In a global economy marred by financial crimes, money laundering, and terrorist financing activities, regulatory frameworks to curb illicit activities have become paramount.
The Central Bank of Nigeria (CBN) has therefore recently introduced the Customer Due Diligence Regulations (the “Regulations”) 2023 to support Financial Institutions (FIs) in implementation and compliance with effective customer due diligence practices which are required by extant Anti-Money Laundering (AML), Combating the Financing of Terrorism (CFT) and Countering Proliferation Financing of Mass Destruction (CPF) laws and regulations in Nigeria.
This newsletter highlights some of the key provisions of the Regulations and the potential implications for FIs in Nigeria as described below;
1. What is the scope of the Regulations?
The Regulations generally apply to all Banks and other Financial Institutions as described under the Banks and Other Financial Institutions Act regulated by the CBN.
2. What are the Key Provisions in the Regulations?
a. Opening Anonymous Accounts: The Regulation prohibits FIs from opening, operating, or maintaining anonymous accounts or accounts identified with numbers, or fictitious names.
b. Customer Due Diligence Measures: In the course of conducting customer due diligence, FIs are required to undertake the following processes;
- customer identification and verification identity.
- identification and verification of beneficiary owners of accounts (if any).
- understanding the sources of customers’ funds.
- conducting ongoing due diligence on the business relationship and monitoring for suspicious activities.
The Regulation also mandates FIs to conduct the above due diligence procedures when:
- FIs are establishing business relationships with third parties;
- carrying out occasional transactions above the applicable and designated threshold of $1000 or it’s equivalent in other currencies as may be determined by the CBN.
- carrying out occasional electronic money transfers, including cross-border and domestic transfers between FLs and when credit or debit cards are used as a means of payment
- there are doubts about a customer’s identity ; or
- there is suspicion of a financial crime in respect of a transaction.
In addition, the Regulation permits FIs to dispense with certain due diligence measures if doing so would potentially tip off a customer. In such cases, however, the FI must file a suspicious transactions report with the Nigeria Financial Intelligence Unit (NFIU).
3. Customer Information: The Regulations expand the nature of information which FIs must obtain from individuals, corporate entities or legal arrangements under extant legislations, to include, social media handles, corporate constitutional documents, legal documents indicating persons with significant control, identification documents of the persons with significant control and persons occupying senior management positions. The Regulations also provide detailed guidance on how to verify the identity of customers and beneficial owners using reliable, independent source documents and data to verify the information provided by individuals and legal entities.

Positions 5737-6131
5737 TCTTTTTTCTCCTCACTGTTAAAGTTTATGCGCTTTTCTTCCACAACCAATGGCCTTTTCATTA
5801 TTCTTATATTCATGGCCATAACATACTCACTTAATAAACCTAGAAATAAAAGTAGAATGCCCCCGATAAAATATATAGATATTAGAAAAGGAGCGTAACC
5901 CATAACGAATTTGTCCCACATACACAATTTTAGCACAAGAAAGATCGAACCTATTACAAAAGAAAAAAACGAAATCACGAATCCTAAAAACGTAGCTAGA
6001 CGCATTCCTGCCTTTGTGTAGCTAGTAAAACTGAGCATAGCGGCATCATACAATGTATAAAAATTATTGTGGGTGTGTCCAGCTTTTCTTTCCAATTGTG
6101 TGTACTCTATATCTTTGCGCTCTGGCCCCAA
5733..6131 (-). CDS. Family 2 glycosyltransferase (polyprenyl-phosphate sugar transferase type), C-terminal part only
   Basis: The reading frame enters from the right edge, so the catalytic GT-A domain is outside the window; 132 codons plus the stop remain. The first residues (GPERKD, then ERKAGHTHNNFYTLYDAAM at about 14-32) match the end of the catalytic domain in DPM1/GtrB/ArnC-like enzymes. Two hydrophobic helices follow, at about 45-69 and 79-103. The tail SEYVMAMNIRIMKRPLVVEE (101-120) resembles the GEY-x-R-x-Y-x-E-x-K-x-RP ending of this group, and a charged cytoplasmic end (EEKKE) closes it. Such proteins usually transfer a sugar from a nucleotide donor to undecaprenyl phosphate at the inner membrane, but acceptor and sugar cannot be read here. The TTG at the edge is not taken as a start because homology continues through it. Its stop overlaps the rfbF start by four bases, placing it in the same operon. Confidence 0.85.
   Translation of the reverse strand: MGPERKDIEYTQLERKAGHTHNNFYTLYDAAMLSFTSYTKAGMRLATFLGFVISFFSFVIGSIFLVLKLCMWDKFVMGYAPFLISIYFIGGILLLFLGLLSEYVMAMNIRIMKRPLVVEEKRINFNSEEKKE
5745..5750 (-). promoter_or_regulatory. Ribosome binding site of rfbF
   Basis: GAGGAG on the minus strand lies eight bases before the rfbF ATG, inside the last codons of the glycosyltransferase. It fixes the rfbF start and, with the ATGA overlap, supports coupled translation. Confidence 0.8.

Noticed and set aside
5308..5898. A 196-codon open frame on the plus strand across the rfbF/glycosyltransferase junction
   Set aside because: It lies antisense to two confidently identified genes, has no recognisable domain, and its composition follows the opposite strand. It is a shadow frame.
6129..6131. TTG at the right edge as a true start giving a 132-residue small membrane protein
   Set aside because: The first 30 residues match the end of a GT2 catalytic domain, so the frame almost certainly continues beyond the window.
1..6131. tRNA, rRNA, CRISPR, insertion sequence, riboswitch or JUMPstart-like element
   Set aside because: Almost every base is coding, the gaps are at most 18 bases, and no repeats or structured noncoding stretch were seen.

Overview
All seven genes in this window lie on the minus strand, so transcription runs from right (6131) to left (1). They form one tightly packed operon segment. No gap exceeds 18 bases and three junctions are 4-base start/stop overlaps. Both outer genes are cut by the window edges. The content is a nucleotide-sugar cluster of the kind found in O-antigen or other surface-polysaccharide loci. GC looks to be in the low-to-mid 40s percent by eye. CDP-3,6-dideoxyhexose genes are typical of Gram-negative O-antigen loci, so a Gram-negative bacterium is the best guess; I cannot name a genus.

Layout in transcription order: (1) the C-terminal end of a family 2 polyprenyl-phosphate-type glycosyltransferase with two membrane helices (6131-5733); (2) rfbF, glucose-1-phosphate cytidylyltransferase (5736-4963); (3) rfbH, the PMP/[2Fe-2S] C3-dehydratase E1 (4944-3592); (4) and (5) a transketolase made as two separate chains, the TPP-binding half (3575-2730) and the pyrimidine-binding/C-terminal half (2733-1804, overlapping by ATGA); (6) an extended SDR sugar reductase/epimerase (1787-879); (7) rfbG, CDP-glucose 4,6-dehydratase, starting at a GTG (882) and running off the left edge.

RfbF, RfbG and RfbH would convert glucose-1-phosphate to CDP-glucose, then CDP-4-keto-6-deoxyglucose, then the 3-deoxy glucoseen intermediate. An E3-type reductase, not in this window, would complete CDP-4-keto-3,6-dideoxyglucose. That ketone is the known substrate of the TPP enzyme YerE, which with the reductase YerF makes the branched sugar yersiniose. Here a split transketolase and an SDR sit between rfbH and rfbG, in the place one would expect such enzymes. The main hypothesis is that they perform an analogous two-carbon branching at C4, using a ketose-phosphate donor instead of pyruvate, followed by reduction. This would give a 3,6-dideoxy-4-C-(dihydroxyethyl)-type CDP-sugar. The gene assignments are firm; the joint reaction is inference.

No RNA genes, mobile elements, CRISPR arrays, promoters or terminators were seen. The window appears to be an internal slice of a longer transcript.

4. Trust Arrangement: The Regulation prohibits FIs from opening accounts involving a foreign or blind trust where information regarding the trust or foundation is unclear or information about the legal arrangement cannot be provided because it is incorporated in a jurisdiction where it is impractical to obtain information on the parties (such as tax havens and offshore financial centers). Additionally, in the case of blind trusts, FIs are required to understand who the parties to the trust are, as well as obtain information about the agreements concerning the trust. In the event that the beneficial owner of a customer is a politically exposed person, FIs are required to apply enhanced due diligence measures and identify the ultimate beneficial owner.
5. Disclosure of Nominee Shareholder and Director: FIs are now required to enquire from customers who are legal persons to disclose details of nominee directors and shareholders if any.FIs are also required to verify the identification of the nominee director and shareholder and obtain the status of the nominee.
6. Employee Benefits: Where a trust scheme has been established for the purpose of employee stock options, retirement benefits, and other employee benefits, and an account is to be established for the purpose of the employees, the trustees, and persons who have control over the account shall be considered as the holders of the account. In such instances, the customary due diligence exercise shall be conducted by the FI in respect of the account controllers/ managers/operators.
The analysis of the impact of Nigeria’s Customer Due Diligence Regulation 2023 reveals an opportunity to address present-day challenges in the nation’s financial sector. The Regulation has paved the way for a more transparent, secure, and accountable financial ecosystem. By addressing the aims and implications of these measures head-on, Nigeria not only safeguards its own financial stability but also contributes to the global fight against illicit financial activities.